“He’s going to need a New York guy,” said Reid, who has lived in Arkansas for the last three years and got his degree from the University last year.  “I told him, he needs Kareem Reid. I’m not saying I’m the best for the job, but I feel I could help him a lot with my New York ties and the people and families that I know and the connections that I have in New York.”

    Another name that has been prominently mentioned is Andy Borman, the coach of the NY Rens AAU powerhouse and the nephew of Duke coach Mike Krzyzewski. Cragg had talked with Mullin about potentially hiring Borman, and now Borman could be in the mix for Anderson’s staff. If he is hired, it might make sense to wait until after the July AAU period so Borman remains in contact with the top recruits through the spring and summer. Several Rens held offers from St. John’s under Mullin, including Class of 2021 star Jonathan Kuminga.

    Whoever ends up being on staff, St. John’s can’t just rely on recruiting New York. In 1994, Reid was one of three McDonald’s All-Americans from the Big Apple, along with Felipe Lopez (the subject of an upcoming ESPN “30 for 30” documentary) and Zendon Hamilton, both of whom played at St. John’s.

    “We don’t have that anymore in New York,” Reid said. “You’re not going to get three McDonald’s All-Americans.”

    He added: “The team I was on [at Arkansas] we had Kansas City [players], we had Virginia, we had New York, we had Memphis, we had California, we had three Arkansas kids.”

    The new staff will have to establish connections with top local high school coaches at Christ the King, Archbishop Stepinac, Bishop Loughlin, etc, (Joe Arbitello of Christ the King and Pat Massaroni of Stepinac were both at Anderson’s press conference on Friday) and AAU programs like the NY Rens, PSA Cardinals, NY Lightning, NJ Playaz and Albany City Rocks. But they will also have to recruit nationally. And given that Anderson want’s to press opponents “when they get off the bus,” he will need athletic, quick players in the fold.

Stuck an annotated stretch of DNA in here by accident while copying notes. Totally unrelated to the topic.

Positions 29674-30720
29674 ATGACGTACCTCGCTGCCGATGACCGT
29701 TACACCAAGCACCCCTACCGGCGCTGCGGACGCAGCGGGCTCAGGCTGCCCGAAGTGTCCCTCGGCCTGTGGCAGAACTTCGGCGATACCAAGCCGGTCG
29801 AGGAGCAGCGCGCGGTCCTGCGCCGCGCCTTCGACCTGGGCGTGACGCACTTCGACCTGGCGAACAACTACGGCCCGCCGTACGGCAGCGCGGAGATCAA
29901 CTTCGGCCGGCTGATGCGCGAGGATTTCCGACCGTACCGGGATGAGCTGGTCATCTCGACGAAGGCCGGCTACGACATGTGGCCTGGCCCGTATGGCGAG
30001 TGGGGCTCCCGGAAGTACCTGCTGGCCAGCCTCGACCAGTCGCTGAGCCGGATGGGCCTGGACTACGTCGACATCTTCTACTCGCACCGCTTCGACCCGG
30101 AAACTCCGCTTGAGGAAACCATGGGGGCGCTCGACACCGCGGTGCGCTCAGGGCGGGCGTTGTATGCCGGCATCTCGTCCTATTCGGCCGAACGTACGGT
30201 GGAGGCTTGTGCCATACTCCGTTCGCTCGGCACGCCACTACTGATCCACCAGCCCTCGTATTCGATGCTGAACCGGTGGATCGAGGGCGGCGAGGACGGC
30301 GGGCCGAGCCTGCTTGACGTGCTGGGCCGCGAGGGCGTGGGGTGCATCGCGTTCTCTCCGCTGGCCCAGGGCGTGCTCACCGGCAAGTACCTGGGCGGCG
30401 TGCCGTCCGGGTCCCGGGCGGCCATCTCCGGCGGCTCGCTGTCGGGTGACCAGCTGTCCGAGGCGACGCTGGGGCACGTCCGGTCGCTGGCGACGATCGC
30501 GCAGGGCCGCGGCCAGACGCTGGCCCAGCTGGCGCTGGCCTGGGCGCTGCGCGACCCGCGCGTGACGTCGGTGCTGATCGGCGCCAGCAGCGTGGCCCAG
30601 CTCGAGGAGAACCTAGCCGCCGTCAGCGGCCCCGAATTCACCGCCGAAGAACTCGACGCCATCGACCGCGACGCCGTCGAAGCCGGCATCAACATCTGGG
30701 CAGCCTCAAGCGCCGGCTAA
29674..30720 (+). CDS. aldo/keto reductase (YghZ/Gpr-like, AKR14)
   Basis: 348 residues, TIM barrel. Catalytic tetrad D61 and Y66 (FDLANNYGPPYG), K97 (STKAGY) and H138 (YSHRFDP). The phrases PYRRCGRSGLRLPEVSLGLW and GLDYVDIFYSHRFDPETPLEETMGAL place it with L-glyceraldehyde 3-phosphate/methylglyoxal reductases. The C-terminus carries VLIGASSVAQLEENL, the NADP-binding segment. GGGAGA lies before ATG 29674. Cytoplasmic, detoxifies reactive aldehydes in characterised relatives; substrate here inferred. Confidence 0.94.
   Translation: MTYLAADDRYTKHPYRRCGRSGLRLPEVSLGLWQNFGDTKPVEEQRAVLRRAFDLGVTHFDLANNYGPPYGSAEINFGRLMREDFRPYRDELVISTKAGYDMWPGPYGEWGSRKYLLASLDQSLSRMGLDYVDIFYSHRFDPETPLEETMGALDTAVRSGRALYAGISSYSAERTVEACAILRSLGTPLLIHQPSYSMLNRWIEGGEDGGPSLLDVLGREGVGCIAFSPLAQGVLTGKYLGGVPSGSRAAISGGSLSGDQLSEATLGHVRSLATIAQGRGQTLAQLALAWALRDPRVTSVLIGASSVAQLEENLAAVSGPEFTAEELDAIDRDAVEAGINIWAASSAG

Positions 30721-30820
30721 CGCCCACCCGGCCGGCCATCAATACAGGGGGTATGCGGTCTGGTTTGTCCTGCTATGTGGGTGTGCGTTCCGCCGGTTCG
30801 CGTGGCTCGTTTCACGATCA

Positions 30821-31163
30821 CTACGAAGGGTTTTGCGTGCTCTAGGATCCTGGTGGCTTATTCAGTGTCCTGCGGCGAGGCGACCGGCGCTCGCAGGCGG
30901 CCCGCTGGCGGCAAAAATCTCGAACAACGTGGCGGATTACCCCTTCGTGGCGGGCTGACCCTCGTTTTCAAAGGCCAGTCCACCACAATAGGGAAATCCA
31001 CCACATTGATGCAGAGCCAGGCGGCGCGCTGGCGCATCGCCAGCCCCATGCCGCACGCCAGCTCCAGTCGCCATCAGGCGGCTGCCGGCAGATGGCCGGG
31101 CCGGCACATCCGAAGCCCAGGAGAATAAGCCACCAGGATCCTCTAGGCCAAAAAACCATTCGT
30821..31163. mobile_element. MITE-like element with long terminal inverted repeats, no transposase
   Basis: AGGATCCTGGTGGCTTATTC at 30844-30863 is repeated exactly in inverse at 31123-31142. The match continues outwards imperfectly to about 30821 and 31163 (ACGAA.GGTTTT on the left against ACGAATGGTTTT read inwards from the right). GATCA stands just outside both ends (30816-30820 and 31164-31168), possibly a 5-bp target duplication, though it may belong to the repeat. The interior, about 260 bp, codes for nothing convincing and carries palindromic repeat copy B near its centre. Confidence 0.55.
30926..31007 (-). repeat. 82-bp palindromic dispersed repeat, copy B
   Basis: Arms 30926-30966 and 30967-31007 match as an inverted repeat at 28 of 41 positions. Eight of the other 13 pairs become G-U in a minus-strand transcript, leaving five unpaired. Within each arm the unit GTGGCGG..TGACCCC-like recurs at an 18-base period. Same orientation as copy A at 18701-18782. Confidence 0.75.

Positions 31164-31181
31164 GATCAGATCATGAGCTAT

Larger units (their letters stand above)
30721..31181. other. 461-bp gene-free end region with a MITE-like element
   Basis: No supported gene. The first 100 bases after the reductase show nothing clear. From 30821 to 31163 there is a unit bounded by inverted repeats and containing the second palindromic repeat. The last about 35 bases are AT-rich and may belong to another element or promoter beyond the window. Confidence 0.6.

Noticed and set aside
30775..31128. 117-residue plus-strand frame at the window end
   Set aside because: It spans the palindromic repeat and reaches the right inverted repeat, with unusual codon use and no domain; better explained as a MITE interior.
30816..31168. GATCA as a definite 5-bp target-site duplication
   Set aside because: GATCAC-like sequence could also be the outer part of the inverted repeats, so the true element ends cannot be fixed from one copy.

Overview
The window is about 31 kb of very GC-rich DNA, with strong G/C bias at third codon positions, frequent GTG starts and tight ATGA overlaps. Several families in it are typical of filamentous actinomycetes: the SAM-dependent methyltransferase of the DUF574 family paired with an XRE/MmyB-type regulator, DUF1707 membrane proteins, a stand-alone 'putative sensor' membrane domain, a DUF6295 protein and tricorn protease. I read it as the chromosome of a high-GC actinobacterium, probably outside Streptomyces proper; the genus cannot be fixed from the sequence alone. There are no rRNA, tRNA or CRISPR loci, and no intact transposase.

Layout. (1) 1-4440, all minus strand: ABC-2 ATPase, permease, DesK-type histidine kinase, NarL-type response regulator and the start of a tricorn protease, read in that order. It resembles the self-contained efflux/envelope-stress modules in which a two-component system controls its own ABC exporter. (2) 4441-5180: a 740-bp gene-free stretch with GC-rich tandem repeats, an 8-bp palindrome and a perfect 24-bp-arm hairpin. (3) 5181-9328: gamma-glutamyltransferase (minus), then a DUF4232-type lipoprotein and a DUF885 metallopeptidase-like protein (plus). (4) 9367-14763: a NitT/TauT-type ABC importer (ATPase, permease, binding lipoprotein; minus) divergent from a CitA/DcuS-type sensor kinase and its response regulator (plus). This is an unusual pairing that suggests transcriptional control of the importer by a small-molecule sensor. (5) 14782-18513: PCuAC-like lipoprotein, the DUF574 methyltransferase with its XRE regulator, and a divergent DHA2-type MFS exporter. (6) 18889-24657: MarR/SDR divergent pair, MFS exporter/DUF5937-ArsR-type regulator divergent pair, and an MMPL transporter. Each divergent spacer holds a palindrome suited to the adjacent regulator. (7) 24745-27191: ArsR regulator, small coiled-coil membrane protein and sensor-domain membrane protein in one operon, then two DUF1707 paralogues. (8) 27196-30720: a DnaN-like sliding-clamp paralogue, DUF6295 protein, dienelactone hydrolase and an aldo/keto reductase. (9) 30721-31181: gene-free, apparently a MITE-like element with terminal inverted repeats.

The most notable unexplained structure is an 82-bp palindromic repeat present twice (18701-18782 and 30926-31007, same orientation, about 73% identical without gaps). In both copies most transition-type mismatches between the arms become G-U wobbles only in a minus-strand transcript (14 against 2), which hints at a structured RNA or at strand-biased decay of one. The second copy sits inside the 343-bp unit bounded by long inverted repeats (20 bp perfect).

“I want it to be known that we want the best players in our state,” Anderson said Friday. “We are going to build relationships and we are going to recruit players that fit what we are doing both on and off the floor. I think my resume speaks for itself, I think people have had the opportunity to watch me and watch my team’s development, but it all comes back to the relationship. I want to be open and have an opportunity to build some relationships. I want the best players to come to St. John’s. St. John’s is New York’s team.”

    And Reid is ready to help his former coach bring St. John’s back.

    “EYBL’s next week,” Reid said of the Nike EYBL stop in Atlanta, “and we need to get on the road.”

    Photo: Courtesy Kareem Reid

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    Adam Zagoria is a Basketball Insider who covers basketball at all levels. A contributor to The New York Times and SportsNet New York (SNY), he is also the author of two books and is an award-winning journalist and filmmaker. His articles have appeared in ESPN The Magazine, SLAM, Sheridan Hoops, Basketball Times and in newspapers nationwide. He also won an Emmy award for his work on the SNY mini-documentary on Syracuse guard Tyus Battle. A veteran Ultimate Frisbee player, he has competed in numerous National and World Championships and, perhaps more importantly, his teams won the Westchester Summer League (WSL) championships in 2011 and 2013. He lives in Manhattan with his wife and children.